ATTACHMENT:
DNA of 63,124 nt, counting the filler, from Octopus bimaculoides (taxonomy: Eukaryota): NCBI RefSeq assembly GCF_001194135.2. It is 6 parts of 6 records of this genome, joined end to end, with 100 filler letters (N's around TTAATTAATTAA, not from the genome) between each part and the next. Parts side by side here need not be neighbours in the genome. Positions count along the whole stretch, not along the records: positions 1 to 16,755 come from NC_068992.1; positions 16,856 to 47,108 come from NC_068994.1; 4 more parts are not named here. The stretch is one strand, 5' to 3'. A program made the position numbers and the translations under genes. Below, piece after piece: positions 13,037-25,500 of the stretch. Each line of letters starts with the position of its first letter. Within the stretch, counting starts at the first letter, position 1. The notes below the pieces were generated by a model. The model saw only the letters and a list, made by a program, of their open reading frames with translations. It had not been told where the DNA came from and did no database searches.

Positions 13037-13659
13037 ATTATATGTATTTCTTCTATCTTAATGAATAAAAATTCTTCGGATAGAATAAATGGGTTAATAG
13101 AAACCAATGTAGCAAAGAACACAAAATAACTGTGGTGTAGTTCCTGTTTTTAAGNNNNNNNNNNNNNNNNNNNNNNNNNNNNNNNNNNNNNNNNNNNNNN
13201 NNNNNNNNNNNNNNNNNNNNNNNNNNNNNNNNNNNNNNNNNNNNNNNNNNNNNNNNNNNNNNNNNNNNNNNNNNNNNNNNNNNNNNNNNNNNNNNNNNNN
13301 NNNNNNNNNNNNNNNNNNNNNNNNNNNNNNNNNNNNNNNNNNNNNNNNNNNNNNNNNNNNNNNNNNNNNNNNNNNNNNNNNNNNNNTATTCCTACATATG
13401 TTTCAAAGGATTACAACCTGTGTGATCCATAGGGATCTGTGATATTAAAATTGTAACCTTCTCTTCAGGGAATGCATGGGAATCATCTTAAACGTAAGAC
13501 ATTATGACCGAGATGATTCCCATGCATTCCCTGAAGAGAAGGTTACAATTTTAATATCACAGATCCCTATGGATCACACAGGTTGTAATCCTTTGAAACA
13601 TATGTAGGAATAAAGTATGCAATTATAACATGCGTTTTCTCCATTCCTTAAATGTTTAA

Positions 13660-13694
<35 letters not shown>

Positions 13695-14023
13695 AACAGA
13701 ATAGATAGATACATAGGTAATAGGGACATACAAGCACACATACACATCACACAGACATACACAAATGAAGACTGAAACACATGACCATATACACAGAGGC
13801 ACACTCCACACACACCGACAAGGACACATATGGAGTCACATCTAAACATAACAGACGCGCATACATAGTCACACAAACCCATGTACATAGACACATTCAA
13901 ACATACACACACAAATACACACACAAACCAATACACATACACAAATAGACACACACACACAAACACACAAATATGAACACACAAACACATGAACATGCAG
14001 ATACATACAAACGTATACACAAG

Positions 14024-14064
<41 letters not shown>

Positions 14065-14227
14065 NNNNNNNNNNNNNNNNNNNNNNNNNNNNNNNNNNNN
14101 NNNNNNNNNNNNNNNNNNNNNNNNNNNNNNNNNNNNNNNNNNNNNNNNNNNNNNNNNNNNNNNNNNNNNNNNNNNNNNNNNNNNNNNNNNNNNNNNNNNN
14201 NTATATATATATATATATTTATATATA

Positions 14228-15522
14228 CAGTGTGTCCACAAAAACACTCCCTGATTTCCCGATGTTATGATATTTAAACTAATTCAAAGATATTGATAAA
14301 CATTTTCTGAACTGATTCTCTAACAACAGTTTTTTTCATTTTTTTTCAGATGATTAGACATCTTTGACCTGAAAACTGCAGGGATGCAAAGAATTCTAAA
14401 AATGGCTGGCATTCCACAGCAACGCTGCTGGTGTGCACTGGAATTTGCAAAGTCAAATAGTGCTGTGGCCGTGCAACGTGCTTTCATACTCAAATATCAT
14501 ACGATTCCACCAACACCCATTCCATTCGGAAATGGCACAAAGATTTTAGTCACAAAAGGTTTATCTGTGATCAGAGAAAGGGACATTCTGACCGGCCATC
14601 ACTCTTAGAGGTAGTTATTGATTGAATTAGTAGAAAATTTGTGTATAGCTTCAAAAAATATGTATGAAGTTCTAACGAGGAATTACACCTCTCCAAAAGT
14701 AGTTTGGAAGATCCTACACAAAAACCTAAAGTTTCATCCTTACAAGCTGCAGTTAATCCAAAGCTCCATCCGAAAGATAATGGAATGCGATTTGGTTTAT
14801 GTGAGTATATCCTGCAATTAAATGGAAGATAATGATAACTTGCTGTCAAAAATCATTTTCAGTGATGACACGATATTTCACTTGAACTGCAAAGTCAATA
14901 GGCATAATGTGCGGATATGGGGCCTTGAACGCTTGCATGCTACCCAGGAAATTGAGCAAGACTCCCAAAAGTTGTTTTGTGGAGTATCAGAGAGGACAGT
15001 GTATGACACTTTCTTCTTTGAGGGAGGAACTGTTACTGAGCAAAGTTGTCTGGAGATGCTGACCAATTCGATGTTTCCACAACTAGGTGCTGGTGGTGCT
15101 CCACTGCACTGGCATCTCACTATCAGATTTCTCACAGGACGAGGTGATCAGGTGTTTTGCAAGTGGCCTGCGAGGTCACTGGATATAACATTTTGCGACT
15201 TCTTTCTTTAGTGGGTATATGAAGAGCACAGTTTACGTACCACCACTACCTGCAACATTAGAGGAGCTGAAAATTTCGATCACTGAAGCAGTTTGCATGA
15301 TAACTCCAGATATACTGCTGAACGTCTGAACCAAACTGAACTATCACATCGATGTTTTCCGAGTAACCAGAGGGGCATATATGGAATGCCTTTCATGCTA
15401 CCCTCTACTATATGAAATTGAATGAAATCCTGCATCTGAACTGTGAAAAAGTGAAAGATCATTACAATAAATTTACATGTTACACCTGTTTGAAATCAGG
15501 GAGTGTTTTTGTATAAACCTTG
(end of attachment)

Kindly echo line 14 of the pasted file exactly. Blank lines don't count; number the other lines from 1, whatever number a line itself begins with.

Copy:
13701 ATAGATAGATACATAGGTAATAGGGACATACAAGCACACATACACATCACACAGACATACACAAATGAAGACTGAAACACATGACCATATACACAGAGGC